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Hall enters “not guilty” plea at arraignment hearing

In July, Mark Hall, of Ripley, was charged with nine counts of simple assault after a video surfaced of him attempting to run over nine black Ripley teens.

Mark Hall was arrested and charged with 9 counts of simple assault, in July, after a video surfaced of him apparently trying to run over a group of black Ripley teens riding bicycles on Cooper Street. Thursday morning, Hall entered a plea of “not guilty,” in his initial court appearance.

RIPLEY–The court case of Mark Hall entered its next phase this morning at the Tippah County Court House in Ripley. Hall did not attend the proceedings, presided over by Judge Sonny Meeks, but his lawyer did enter a “not guilty” plea for the nine simple assault charges he faces.

In late July, Hall, 49, was arrested on charges of nine counts of simple assault after a video he posted on the social media site, Snapchat, showed Hall attempting to run over nine black teens. The incident happened as the group mostly made up of members of the Ripley High School football team, rode bicycles on Cooper Street in Ripley. The charges were also enhanced with the “hate crime” enhancement as Hall was heard using a racial slur so that Hall will face an enhanced penalty if convicted.

The video came to light after it was screen recorded and then posted on Facebook.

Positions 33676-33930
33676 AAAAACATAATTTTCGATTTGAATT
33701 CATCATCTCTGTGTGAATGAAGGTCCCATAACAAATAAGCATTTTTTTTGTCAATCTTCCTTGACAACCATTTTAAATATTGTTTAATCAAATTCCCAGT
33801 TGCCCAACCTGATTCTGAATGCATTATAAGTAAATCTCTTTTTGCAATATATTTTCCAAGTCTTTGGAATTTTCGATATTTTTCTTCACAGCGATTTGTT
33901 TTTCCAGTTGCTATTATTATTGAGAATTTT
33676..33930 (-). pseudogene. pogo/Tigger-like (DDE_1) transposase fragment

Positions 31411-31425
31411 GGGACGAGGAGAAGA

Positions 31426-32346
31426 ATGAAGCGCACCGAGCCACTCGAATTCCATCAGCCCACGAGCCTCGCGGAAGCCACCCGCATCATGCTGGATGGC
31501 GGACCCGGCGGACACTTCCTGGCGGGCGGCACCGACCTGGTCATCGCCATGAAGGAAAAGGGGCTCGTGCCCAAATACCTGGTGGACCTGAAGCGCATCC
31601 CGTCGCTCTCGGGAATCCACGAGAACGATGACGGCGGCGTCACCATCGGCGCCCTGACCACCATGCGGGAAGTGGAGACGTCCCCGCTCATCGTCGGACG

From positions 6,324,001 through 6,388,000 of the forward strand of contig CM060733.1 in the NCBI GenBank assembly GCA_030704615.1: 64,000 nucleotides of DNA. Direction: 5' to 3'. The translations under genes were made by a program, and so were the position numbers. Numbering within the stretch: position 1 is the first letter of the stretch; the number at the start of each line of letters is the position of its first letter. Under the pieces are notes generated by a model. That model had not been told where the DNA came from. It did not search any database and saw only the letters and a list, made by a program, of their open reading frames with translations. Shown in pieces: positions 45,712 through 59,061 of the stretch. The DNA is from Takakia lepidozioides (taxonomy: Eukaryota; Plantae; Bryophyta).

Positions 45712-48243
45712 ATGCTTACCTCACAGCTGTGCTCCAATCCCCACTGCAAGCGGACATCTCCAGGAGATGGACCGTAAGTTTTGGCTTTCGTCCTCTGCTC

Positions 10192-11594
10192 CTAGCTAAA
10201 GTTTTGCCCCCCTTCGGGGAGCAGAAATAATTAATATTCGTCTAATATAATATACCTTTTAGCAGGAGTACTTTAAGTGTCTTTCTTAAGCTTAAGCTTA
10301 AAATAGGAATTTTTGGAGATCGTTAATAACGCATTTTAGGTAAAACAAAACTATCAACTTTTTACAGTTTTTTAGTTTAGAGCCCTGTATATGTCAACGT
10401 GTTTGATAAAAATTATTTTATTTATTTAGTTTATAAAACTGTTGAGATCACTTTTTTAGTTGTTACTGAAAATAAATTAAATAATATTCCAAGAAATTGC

Adams meets with victims, parents

The nine teens involved, their parents, and a host of supporters were in attendance. Minutes after Judge Meeks opened the proceedings and gave instructions to the standing-room-only crowd, Tippah County prosecutor Bart Adams motioned for the teenage victims and their parents to meet in an adjacent conference room. Many of the supporters also entered the room.

There, Adams explained that Hall would not make a court appearance, but his “not guilty” plea had been entered by his lawyer. Judge Meeks accepted the plea. Adams believes Hall will change his plea.

Tippah County News spoke with Tippah County attorney Sean Akins, who is not involved in the case, for further explanation. “It is common for a defendant to waive his initial appearance and plead “not guilty” even if the defendant plans to plead guilty at trial, said Akins.”

Adams met with the youth and their parents alone. And according to two parents, who spoke on a condition of anonymity, Adams explained that the maximum amount of time Hall could receive is 11 months and 29 days with a maximum fine of $3,000, both of which are accompanied with the “hate crime” enhancement. According to Adams, that is the max per count and it is possible that Hall could receive the max on all 9 counts.

Parents and supporters were visibly upset and the small amount of time Hall could serve. However, it was explained that the charges must be served “concurrently,” or “at the same time.”

Stay with Tippah County news for more information on this developing story.

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